Jason Reed/Reuters
President Obama bows his head in prayer prior to speaking at University of Notre Dame during commencement ceremonies in South Bend, Indiana, in 2009. Obama's religion has become a political issue, with increasing numbers of Americans believing him to be Muslim.

Why doesn’t Obama wear his religion on his sleeve?

What will it take for Obama to convince the world that he’s a Christian, or at least not a Muslim? Teaching Baptist Sunday School like Jimmy Carter? Putting a 'My Boss is a Jewish Carpenter' bumper sticker on Air Force One?

What will it take for President Obama to convince the world that he’s a Christian … or at least not a Muslim?

Teaching Baptist Sunday School like Jimmy Carter? Putting a “My Boss is a Jewish Carpenter” bumper sticker on Air Force One? Making a pilgrimage to Lourdes?

Day after day, the White House has to keep knocking down questions about the President’s faith – a major distraction when Obama would rather be cheer-leading the economy, stumping for Democrats facing tough reelection fights this fall, or just hanging out with Michelle and the girls on Martha’s Vineyard these waning days of summer.

IN PICTURES: Inside President Obama's White House

The current flap stems from the Pew Research Center’s finding that the number of Americans who believe Obama is Muslim has swelled to 18 percent (including 34 percent of conservative Republicans).

Now, we would never agree with the headline on Joel Achenbach’s blog on the subject in the Washington Post: “Are Americans total numbskulls?” But as Achenbach points out, “Disinformation remains powerful and infectious, and … large elements of the country distrust the official story about anything.”

It gets worse. An earlier Harris Poll finds that “a quarter of Tea Party supporters believe he may be the Anti-Christ.”

The Rev. Franklin Graham (son of famed preacher Billy Graham), who has prayed with Obama, says he takes the president at his word that he’s Christian.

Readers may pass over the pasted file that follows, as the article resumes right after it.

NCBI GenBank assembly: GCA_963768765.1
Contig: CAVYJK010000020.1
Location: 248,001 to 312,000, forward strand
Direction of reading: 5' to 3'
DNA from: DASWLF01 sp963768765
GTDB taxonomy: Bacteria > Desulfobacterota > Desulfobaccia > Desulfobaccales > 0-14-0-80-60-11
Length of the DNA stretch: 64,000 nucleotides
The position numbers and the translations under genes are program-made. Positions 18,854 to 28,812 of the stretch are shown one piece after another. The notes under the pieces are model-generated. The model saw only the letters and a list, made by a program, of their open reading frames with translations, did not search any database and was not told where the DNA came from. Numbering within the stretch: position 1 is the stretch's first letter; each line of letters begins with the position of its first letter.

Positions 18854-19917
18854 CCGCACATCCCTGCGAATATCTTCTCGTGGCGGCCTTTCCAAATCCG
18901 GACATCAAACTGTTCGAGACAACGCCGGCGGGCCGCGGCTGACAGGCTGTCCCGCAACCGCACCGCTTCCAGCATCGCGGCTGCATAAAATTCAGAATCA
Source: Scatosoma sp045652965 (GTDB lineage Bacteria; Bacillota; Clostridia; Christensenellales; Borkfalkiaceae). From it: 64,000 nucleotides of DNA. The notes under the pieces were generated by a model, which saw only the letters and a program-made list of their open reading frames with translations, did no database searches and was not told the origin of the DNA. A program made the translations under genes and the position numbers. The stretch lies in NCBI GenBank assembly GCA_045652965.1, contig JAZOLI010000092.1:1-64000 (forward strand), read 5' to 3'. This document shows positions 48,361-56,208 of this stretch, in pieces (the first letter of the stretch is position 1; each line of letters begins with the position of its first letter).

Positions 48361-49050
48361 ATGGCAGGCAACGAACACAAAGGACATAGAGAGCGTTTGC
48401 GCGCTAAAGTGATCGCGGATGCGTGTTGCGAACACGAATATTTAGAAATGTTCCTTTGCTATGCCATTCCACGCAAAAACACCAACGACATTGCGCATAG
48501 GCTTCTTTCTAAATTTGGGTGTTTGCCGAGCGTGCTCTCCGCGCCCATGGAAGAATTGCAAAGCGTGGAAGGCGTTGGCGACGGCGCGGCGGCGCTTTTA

But in an interview with CNN’s John King this week, Graham said, "I think the president's problem is that he was born a Muslim, his father was a Muslim. The seed of Islam is passed through the father like the seed of Judaism is passed through the mother. He was born a Muslim, his father gave him an Islamic name.”

Well, maybe. Obama’s father left the family scene when the future president was two years old, and although he’s reached out to Muslims worldwide there’s no evidence that he’s personally embraced Islam. (Franklin Graham is not exactly a disinterested party here; he has called Islam "a very evil and wicked religion.”)

Obama’s problem may be that he takes the New Testament injunction about praying in the closet too literally – for a politician, anyway. (See Matthew, chapter 6.)

If not in the closet, then at least through the privacy of his BlackBerry, which is how he gets his daily early-morning devotionals from Joshua DuBois, the young Pentecostal minister (with a graduate degree in international affairs from Princeton) who heads the White House Office of Faith-Based and Neighborhood Partnerships.

There are also conference calls in which Obama prays with clergy of various Christian denominations. And he’s actually been spotted praying together with the Republican congressional leadership … although it was in silence, and their prayers of petition may have canceled each other out.

But the Obama family has not joined a Washington-area church, noting that the presence of the First Family (not to mention a platoon of Secret Service agents) can be a major disruption for parishioners.

In having to rebut charges that he’s a Muslim, Obama seems to be in good company. Abe Lincoln’s political opponents rumored that he was Roman Catholic, Franklin Roosevelt’s that he was secretly Jewish. There is still a sizable chunk of voters who would not vote for Mitt Romney for president because he’s Mormon – not a Christian religion, some theologians argue.

But in the end, as most polls show, Obama’s success as president will hinge on things other than his religious faith, no matter how publicly he expresses it.

For as Democratic consultant Paul Begala told Politico: “I don't think Americans would care if he were a Druid, so long as we were creating jobs. It is still the economy, stupid.”

[UPDATE: This 2004 interview with Obama about his religion may be instructive.]

IN PICTURES: Inside President Obama's White House

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